Now we see but a poor reflection as in a mirror; then we shall see face to face. Now I know in part, then I shall know fully, even as I am fully known.
1 Corinthians 13:12 (NIV)
Read: 1 Corinthians 13:1-13
Consider: To us today the verse above from 1 Corinthians 13 can seem strange. When we look in a mirror we see a perfect reflection because of the technique of silvering glass. In ancient times mirrors were made from polished obsidian and later were made from polished discs of bronze, copper or other metals. While these gave a useful reflection, they were indeed a ‘… poor reflection …’
The Apostle Paul, the writer of 1 Corinthians, uses the words ‘mirror’ and ‘face to face’ as a contrast to get us to think about the enormous difference between the two. He goes on to say ‘Now I know in part; then I shall know fully …’ (1 Corinthians 13:12). While we live on earth our understanding can only be partial. Only when we go to be with Christ will we understand the full meaning and appreciate the significance of many of the things that have happened to us on earth.
Paul does not stop there. He goes on to say that we will fully know: ‘… even as I am fully known’. Can you imagine how well God knows everything about you? The Bible teaches us that God knows us inside out, in fact he has known us even before we were conceived. God said to the prophet Jeremiah: Before I formed you in the womb I knew you, before you were born I set you apart; I appointed you as a prophet to the nations (Jeremiah 1:5). This is as true for us today as it was for Jeremiah in his day.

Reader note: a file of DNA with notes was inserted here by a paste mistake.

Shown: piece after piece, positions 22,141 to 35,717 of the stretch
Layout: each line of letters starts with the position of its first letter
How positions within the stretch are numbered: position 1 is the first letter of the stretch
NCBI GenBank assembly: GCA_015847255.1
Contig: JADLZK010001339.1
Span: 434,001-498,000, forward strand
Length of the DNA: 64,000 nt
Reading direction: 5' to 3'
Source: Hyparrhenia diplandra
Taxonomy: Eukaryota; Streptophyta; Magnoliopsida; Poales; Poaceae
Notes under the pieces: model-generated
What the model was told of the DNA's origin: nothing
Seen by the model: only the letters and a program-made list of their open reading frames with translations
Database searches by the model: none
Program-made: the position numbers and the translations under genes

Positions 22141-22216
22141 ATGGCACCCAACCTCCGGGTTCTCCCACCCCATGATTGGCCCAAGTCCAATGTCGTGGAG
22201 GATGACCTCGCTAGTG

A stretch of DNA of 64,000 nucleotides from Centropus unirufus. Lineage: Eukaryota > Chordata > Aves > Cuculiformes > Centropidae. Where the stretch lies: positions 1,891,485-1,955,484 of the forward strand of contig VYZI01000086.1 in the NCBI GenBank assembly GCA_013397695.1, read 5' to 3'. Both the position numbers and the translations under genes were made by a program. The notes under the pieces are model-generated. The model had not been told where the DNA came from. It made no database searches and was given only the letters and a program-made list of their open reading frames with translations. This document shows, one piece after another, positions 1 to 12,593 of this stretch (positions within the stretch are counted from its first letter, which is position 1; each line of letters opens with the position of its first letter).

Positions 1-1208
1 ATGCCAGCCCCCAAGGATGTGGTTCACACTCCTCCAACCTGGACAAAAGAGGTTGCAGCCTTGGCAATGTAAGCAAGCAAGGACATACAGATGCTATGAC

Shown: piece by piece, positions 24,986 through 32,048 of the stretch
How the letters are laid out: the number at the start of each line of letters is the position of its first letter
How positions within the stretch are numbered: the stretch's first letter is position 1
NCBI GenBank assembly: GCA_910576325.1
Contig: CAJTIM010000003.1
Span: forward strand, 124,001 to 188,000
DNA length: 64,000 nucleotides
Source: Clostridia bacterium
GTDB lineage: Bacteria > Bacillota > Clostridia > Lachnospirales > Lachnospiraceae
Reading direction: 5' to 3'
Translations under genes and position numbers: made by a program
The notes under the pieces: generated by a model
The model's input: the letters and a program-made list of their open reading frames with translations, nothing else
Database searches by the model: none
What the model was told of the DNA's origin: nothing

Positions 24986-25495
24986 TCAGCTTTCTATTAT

God’s love for us puts his knowledge of us into perspective. Despite knowing us intimately and despite our sinfulness he does not reject us, but instead he is moved by his overwhelming love for us to create a path back to him – this has been achieved by Jesus’ death on the cross to pay the price for our sins.. As the Apostle John says: This is love: not that we loved God, but that he loved us and sent his Son as an atoning sacrifice for our sins (1 John 4:10).
In the knowledge that everything will eventually become clearer to us, we should perhaps be less concerned about asking God why things happen to us. God may give us a glimpse into his purposes now (a poor reflection), but we will understand his purposes more fully when we are with God in eternity. Perhaps when we are with God the ‘why’ questions we have will become less important to us, as we enjoy being in his presence and worship him.
Then a voice came from the throne, saying: ‘Praise our God, all you his servants, you who fear him, both great and small!’ Then I heard what sounded like a great multitude, like the roar of rushing waters and like loud peals of thunder, shouting: ‘Hallelujah! For our Lord God Almighty reigns. Let us rejoice and be glad and give him glory! For the wedding of the Lamb has come, and his bride has made herself ready. Fine linen, bright and clean, was given her to wear.’ (Fine linen stands for the righteous acts of God’s holy people) (Revelation 19:5-8).
Pray: Father, give us a contentment and peace that does not always need to fully understand your purposes in the world. We know that your ways are far above our ways and your thoughts above our thoughts. We look forward to when we no longer need to know ‘why’, but are content to be with you and enjoy worshipping you. Amen
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